It’s my blogiversary this weekend! Technically yesterday – November 3rd – it was nine whole years since my first blog post ever. About which I said nothing to anyone. I barely knew what a blog was, but I was inspired by my sister blogging about her experiences in Europe, and had also read some blog posts by another friend who wrote about random things, very briefly, and made blogging seem so… feasible.
Man, things were really different back then. Sean’s and my marriage was only four years old, and my teaching career barely older. I had one wee babe. We had a little house on the opposite side of town (and had barely even thought about school catchment areas). Emi and our friend K still lived with us. My whole world was my baby and family at that point. And it was such a joy to spend basically all of my time and brain power on one tiny, squishy-cheeked human that I loved unimaginably – who also happened to be a pretty easy customer.
I remember how much I wanted to get parenting right (LOL!), and how everything my son did was special and amazing. I also remember that my first several blog posts were written sitting in the glider in E’s room, just being near him as he slept.
I had no inkling, while writing those first blog posts, that this blog would still be alive nine years later – because of you. If you hadn’t been reading, imparting legitimacy to my words, it would have been hard to justify this therapeutic but self-indulgent hobby all this time. Thank goodness you were there. I could not have predicted that blogging, through your compassionate readership, would become a lifeline of solace when Sebastian died. Nor did I imagine that I would one day write a post that would be viewed over 50,000 times in a week, or that I would have readers who would insist to me that my blog was important – to folks other than me.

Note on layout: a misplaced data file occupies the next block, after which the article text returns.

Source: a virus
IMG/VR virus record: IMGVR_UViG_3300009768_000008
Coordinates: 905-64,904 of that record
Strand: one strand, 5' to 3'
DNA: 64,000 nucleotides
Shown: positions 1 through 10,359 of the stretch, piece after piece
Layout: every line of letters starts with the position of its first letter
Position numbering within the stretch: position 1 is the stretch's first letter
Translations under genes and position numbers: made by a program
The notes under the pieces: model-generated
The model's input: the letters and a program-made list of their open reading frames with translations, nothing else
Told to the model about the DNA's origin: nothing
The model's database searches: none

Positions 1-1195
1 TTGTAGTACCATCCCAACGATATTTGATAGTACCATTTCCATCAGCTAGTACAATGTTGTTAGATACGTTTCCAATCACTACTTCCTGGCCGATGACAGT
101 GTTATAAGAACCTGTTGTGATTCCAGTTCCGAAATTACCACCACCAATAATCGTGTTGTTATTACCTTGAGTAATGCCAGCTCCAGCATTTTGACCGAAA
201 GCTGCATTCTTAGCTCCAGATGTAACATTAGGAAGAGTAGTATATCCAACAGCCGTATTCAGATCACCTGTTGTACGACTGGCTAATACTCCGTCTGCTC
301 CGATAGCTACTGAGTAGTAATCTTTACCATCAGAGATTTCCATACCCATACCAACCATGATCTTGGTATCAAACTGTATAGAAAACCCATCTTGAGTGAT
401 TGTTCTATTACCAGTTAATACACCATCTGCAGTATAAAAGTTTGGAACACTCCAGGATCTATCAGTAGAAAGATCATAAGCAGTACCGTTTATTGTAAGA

These days, I sometimes wrestle with myself about what to write. Not for a lack of ideas, but for a lack of clarity. Part of me feels that I should go back to my origins of writing whatever I feel like, whenever, even if it’s insignificant and random… Because that’s how this all started – as an excuse to write stuff. “Just write… and see what happens.” The other part of me feels like I should only write when I have something truly meaningful to say, and time to polish it properly, out of respect for you. I mean, what right have I to assume that you want to read my arbitrary woolgathering? There are already plenty of bloggers – and commenters, and tweeters, and Facebookers, etc. – out there who blather.
The truth is that this blog’s steady readership of lovelies is not large. It’s not like I’m proclaiming to the masses. I would love to know what you feel is worth reading in an age of overwhelming internet noise. So if you’re reading right now, please feel free to weigh in about… well, anything you want. (Requests?… Pet peeves?… Guest posts??) I am very, very grateful to you for reading, and it seems only fair that you should have some input. If you want it. I’ll accommodate it as best I can (in my inconsistent fashion).
Anyway. Thank you, as always, for being here. Thanks for reading, and nudging, and commenting, and sharing, and being part of this li’l community with me. I will always be grateful for you. [Insert whole rainbow of heart emojis.]
Recently, I had the chance to catch up with an old friend whose family was expecting their third child: a daughter, after two sons. [Actually, I started this post more than a month ago, and as it happens, said daughter was born TODAY, early this morning! So read on, in honour of wee baby EC’s birth day.] This friend is from a two-son, no-daughter family himself. He said, “I should pick your brain sometime about how to raise a girl. I’ll have no idea what I’m doing.”